Wednesday, February 8, 2012

Oh, Mama Mia

Dinner: February 7

I’m Italian. I love Italian food. My inspiration to cook came from watching Italian chefs and wanted to work magic with pasta. I’ve been to Italy twice and scarfed down every possible bite of food.

One of my favorite chefs is Lidia Bastianich. “Lidia’s Italy” airs on PBS, and I now own two of her cookbooks. She hails from Italy and knows her food, and she doesn’t use a lot of editing to make the processes look clean or perfect. It’s real cooking, and she inspires me a great deal.

I’ve seen her prepare pasta dough on several occasions, and she always uses durum wheat flour, so I located some recently and bought a bag of it. It’s heavier and grainier than regular flour, but I wanted to mimic Lidia’s pasta so I could make her cavatelli from scratch.

This simplest of dough recipes calls only for the durum wheat flour and water, so I was sure I could do it. I followed her instructions to aerate the flour in the food processor and slowly add water until the dough gathered on the blade. That seemed to work. I then put the dough on the cutting board and kneaded it for a bit, adding more flour because it seemed rather moist. When it looked like dough, I wrapped it in plastic wrap and let it rest on the counter for an hour.

The problem began, at least to my knowledge, when I tried to unwrap it. The dough was stuck to the plastic, and I had to scrape it off and put the dough ball back together. It felt a little moist, so I added more flour and rolled it around. This was my dough.

The next step was to roll out pencil-sized strips of pasta, cut them into 1” pieces, and form them into the cavatelli. That was where it felt apart. The dough was so moist that it stuck to everything - my hands, the cutting board, even the knife. When I tried to use my fingers to stretch pieces of the dough into the cavatelli shape, it just mushed into goo. I continued to try to add flour - there was flour everywhere - but nothing worked. It was a messy goo.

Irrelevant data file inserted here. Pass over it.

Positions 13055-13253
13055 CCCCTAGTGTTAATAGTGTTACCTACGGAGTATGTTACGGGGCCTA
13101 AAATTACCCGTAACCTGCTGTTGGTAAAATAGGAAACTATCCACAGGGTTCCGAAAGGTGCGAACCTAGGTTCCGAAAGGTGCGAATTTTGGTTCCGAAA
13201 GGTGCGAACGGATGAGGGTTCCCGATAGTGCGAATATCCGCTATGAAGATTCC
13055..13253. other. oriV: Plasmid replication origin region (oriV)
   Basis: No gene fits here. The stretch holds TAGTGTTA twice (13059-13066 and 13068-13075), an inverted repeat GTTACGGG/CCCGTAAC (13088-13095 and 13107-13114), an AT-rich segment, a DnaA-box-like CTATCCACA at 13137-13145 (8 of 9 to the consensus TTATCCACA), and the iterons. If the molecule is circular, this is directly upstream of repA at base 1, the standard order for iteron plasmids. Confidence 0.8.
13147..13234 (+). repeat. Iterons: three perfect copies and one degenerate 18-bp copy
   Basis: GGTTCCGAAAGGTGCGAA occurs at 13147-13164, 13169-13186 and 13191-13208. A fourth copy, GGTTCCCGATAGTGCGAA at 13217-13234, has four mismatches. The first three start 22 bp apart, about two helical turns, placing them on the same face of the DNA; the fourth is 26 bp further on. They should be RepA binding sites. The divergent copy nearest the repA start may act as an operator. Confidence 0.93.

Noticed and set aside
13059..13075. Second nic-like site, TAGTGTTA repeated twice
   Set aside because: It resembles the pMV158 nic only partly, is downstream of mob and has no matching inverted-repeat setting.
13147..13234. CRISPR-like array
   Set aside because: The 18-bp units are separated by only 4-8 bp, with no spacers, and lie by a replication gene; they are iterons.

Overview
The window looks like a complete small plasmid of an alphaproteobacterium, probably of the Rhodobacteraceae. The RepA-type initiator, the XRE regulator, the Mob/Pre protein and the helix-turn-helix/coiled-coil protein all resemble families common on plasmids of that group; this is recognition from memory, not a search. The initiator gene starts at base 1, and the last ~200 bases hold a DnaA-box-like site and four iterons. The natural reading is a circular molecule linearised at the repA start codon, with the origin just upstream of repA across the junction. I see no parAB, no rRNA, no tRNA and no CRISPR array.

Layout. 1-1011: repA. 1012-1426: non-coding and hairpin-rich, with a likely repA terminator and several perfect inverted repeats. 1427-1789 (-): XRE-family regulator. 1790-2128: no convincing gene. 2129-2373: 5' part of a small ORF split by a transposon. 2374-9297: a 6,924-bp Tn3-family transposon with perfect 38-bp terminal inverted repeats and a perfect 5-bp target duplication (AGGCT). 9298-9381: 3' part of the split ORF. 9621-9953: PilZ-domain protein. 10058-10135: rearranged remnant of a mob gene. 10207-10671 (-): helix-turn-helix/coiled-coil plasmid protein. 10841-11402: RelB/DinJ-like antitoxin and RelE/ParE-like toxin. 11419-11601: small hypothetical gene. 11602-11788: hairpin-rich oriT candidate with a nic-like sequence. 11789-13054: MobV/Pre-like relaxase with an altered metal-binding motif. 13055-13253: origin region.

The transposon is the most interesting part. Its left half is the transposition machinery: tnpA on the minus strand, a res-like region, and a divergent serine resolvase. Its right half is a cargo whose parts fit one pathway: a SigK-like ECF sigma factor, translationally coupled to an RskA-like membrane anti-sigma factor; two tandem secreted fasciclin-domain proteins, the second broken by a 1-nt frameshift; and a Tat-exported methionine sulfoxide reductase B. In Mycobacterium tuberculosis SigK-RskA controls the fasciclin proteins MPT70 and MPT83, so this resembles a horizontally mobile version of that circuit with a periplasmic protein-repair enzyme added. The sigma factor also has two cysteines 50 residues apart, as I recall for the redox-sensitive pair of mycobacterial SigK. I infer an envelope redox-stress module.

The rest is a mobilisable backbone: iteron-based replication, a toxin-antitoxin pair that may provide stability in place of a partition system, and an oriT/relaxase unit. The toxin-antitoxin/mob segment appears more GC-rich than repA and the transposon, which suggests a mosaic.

I then took the goo and slammed it into the trash can. Pasta experiment over. This luscious cavatelli recipe was not to be.

I try to keep this blog light and humorous, even with my failures, but this was a tough one. After last year’s gnocchi sludge incident and this pasta goo incident, I’m quite discouraged. Sure, I can throw vegetables together and call it a casserole, and I can even follow the occasional recipe, but my evident inability to make pasta is downright sad for me. I’m going to take a short break from experimenting with new foods, order a lot of take-out, and try to find my confidence somewhere.


  1. You can't give up! Dealing with dough is a very difficult aspect of pasta and in my experiment better taught by someone who can do it than by a recipe. Keep trying new things, but maybe sideline pasta until you can get a little help.

  2. Look into kneading techniques.

    Also, keep trying. You need to get a feel for the right consistency of the dough. I've never made pasta myself, but I find most dough shouldn't be anything more than tacky when you let it rest. There are some exceptions, and those either get rolled in flour or the plastic wrap gets some spray to avoid sticking.

    When you do get it right (and you will), it will feel all the sweeter.

  3. Pasta is an uphill battle, my grandma can whip up stuff from scratch, I will follow her step for step, and I will fail terribly. It's mainly trial and error, you just gotta keep trying!

  4. Chin up, sweets. As the wise Dory says, "Just keep swimming....Just keep swimming....Just keep swimming!" :-)

  5. Ah...that's a bummer, but don't worry. There's nothing wrong with some good take out now and again (and again!). I agree with Ev - just keep swimming. You can do it! Practice makes perfect.